Although some elements of the novel were written better than the first book, there were still two persisting drawbacks. The first was the characters, all of which were one or two-dimensional. Even Natasha, who we were supposedly watching transform from a spoiled rich girl to a selfless and caring Christian, had most of her character development done throughout the year gap between the end of the first book and the start of the second. While the girl in the first book was careless, narcissistic, and vapid, in the second book Natasha has much more substance, dealing with a few emotional outbursts, which she quickly apologizes for. I was looking forward to watching the dramatic change, but instead it seemed as though she had already accomplished most of the change without God.

Another drawback was the dialogue. Rather than letting readers discover what a character was feeling and how they were changing, the author used exposition for the characters to communicate to each other. While their thoughts were more abstract and natural, their dialogue was blunt, no-nonsense, and to the point, even during very emotional scenes. This made it difficult to read, especially in scenes that were supposed to be the most powerful.

One thing that I appreciated about this work was the overarching themes that were missing from the first. Both tears, the sunrise, and the idea of Natasha being a “princess” were echoed throughout the work. Natasha’s transformation from being her father’s “princess” as a term of indulging endearment to thinking of herself as being a princess as the daughter of the King of kings had a special impact because of its intentionality. Tying in tears as her way of breaking her family’s picture-perfect facade and becoming more honest with people around her also enhanced the continuity of the work and made the resolution much more conclusive than it would have been otherwise.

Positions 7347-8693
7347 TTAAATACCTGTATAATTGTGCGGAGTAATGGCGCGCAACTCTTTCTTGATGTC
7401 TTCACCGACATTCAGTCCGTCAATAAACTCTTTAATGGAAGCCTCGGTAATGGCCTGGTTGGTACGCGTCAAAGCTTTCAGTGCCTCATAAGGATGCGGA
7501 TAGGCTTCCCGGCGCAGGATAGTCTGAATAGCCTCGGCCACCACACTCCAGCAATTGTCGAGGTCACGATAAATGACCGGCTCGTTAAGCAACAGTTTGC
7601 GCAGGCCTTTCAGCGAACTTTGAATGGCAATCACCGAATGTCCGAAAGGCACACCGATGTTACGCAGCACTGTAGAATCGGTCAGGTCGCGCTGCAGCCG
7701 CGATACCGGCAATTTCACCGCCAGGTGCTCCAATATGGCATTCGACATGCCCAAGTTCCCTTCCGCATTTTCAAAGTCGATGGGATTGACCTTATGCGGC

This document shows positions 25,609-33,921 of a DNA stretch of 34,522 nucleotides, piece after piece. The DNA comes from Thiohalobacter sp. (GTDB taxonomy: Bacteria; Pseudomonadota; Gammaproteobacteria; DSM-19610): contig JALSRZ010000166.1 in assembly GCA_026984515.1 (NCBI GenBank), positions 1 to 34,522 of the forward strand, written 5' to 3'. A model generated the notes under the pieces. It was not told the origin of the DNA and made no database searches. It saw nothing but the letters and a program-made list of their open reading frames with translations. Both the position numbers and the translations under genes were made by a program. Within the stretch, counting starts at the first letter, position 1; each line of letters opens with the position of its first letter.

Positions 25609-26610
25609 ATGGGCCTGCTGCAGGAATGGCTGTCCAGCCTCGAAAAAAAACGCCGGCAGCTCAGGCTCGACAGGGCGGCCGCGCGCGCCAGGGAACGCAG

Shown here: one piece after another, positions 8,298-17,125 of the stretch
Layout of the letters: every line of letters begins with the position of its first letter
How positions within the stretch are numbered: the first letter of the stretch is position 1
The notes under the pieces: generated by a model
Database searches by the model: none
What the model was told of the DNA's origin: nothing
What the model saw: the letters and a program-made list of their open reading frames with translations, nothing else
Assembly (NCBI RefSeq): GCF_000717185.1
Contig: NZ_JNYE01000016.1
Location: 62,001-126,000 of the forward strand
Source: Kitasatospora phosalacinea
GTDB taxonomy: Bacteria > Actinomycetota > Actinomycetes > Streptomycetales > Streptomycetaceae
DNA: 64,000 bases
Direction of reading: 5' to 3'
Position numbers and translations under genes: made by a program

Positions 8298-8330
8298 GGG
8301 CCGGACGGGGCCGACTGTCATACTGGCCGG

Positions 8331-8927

Aside from this, the plot was also more coherent, allowing a more natural flow between events than the first book, and the overarching themes made the ending far more complete and satisfying. This ending made the ideas it had to offer much more impactful, creating a stronger lead-up to the trilogy’s finale, Tears, Fears, and Fame.

Hi! My name is Mara, and I’m a Christian artist, violinist, and blogger. I remember the day that I decided that I would learn something new about what makes a good story from every book I picked up — whether it was good, bad, or a mixture of both. I use my 
blog as a way of sharing some of the tips and tricks I’ve learned and highlighting which books, cartoons, and movies have taught me the most about writing an awesome story. I’m in eleventh grade and live in Philadelphia.